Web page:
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Find of the week: Eric Clapton's Patek Philippe 5975 chronograph

Your chance to own a stunning Patek Philippe with provenance

Patek Philippe 5975R-001 "Eric Clapton"
Xupes

When Patek Philippe celebrated its 175th anniversary in 2014 it produced a number of incredible watches to mark the occasion, not least of which was the 5175 Grandmaster Chime mega-complication. There were also one-off repeaters and the usual superabundance of baroque engraving.

The watches which had everyone drooling, however, were the four different variations of the 5975, a multi-scale one-minute chronograph with no subdials whatsoever and a stepped-lug case design that has since entered the main Patek Philippe collection. The dial is one of those glorious creations that perfectly treads the line between tradition and modernity, and proves that when Patek gets it right, it really gets it right.

Patek Philippe 5975R-001 "Eric Clapton"
Xupes

This week one has come up for sale at Xupes.com - a 5975R-001 in rose gold, to be exact - and it has caught our eye for one reason alone. Normally, although these are terrific watches, their presence on the secondary market is unremarkable (right now there are 49 on Chrono24 alone...). That's because Patek Philippe made 400 of each reference in yellow, white and rose gold, and a further 100 with a black dial in platinum. They're not exactly rare.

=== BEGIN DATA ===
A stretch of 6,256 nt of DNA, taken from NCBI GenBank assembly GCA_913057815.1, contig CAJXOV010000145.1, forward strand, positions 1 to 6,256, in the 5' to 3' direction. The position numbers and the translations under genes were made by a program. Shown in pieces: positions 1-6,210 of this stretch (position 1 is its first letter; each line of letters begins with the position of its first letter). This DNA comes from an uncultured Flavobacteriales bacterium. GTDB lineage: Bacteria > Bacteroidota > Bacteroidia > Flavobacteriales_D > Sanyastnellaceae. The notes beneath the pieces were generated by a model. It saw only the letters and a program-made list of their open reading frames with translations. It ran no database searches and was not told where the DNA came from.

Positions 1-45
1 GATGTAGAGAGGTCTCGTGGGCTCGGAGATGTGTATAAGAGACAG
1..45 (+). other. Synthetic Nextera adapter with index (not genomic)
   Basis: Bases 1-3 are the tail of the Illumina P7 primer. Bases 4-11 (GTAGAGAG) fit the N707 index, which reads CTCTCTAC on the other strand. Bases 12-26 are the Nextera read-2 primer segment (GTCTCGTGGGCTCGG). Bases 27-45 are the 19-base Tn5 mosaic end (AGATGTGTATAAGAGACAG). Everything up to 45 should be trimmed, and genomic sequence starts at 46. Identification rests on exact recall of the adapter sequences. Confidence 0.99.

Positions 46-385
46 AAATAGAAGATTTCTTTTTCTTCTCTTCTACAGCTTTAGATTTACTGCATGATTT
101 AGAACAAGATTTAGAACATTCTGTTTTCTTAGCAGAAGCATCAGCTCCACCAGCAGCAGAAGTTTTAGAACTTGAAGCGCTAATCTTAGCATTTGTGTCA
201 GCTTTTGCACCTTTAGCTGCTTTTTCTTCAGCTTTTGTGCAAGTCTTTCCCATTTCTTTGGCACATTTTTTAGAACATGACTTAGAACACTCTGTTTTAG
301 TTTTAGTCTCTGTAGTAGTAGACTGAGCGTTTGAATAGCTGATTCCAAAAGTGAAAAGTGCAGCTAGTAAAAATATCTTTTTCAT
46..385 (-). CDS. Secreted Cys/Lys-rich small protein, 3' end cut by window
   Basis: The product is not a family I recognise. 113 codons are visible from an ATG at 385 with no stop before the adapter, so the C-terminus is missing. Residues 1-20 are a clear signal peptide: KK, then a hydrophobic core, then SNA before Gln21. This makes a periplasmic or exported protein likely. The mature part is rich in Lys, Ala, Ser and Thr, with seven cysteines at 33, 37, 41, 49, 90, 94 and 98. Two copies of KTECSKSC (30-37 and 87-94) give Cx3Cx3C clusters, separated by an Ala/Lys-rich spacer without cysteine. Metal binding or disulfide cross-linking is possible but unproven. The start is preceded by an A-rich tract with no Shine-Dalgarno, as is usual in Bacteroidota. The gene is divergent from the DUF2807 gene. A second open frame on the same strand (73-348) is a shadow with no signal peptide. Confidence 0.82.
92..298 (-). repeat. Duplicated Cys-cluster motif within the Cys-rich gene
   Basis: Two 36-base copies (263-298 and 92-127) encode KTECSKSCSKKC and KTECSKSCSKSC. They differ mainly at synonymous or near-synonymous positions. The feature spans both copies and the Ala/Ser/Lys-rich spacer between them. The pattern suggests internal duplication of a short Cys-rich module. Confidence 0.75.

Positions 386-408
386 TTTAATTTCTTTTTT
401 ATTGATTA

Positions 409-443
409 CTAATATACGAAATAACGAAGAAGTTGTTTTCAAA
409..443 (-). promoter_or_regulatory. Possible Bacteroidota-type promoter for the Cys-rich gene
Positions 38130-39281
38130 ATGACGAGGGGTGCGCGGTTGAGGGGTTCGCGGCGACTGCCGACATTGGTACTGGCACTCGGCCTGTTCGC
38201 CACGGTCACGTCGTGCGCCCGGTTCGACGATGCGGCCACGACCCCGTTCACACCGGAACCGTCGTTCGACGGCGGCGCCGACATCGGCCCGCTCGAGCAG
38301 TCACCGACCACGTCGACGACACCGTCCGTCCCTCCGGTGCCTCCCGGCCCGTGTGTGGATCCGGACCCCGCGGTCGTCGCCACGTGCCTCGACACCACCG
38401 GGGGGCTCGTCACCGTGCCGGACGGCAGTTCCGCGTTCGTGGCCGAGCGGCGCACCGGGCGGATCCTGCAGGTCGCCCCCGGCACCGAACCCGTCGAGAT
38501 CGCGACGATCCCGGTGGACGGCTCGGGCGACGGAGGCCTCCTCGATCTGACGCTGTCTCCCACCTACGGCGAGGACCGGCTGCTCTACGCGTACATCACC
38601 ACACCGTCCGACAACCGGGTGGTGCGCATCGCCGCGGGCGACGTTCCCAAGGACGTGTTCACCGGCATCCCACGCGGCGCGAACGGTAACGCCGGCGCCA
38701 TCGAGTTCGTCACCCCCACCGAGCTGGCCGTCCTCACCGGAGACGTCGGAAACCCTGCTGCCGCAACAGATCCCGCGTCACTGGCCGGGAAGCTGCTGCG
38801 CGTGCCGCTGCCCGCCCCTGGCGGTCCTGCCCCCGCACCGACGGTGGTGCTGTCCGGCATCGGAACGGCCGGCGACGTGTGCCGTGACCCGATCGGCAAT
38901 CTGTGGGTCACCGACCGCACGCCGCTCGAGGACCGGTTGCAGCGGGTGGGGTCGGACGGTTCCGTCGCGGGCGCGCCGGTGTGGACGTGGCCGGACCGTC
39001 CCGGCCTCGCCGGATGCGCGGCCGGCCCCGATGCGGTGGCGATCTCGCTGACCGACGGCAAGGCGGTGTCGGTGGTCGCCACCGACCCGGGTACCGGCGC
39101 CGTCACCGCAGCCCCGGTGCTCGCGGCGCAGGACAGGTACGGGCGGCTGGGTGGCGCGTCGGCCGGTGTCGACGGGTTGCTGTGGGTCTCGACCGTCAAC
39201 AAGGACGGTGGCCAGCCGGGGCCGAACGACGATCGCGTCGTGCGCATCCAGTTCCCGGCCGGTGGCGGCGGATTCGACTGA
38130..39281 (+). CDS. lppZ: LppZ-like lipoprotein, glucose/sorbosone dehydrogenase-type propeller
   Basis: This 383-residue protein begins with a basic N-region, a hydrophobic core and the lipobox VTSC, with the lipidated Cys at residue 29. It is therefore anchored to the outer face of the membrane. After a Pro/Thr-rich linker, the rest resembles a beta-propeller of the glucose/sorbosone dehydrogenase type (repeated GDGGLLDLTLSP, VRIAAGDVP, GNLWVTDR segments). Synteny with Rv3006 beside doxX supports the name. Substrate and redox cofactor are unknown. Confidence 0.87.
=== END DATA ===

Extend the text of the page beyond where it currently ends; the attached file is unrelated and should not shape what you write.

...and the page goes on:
This one, however, is claimed to have been consigned from the collection of Eric Clapton, who most watch fans know is Patek collector royalty; a 2499 perpetual calendar chronograph he owned set an auction record of £2.3m in 2012. According to Xupes, it comes to them from a friend of Clapton. Priced at £84,999, it carries a hefty premium for its provenance; the going rate for a box-fresh gold 5975 is around £60,000. Like pretty much every other example out there, it looks untouched and comes with a full set of papers.

Patek Philippe 5975R-001 "Eric Clapton"
Xupes

The 40mm chronograph is significant among Patek devotees not only for its unusual dial, which combines tachymeter, telemeter and pulsometer scales, but for the fact that it's an automatic chronograph (calibre 28-520) with a closed caseback. When new, it cost CHF 55,000, or approximately £82,500 by 2014's rates. So, what that provenance really gets you is a watch that's just about holding its value - we'd say that with 1400 others like it out there, you'll have to hold onto it for a while longer to see a serious appreciation, rock legend or not.


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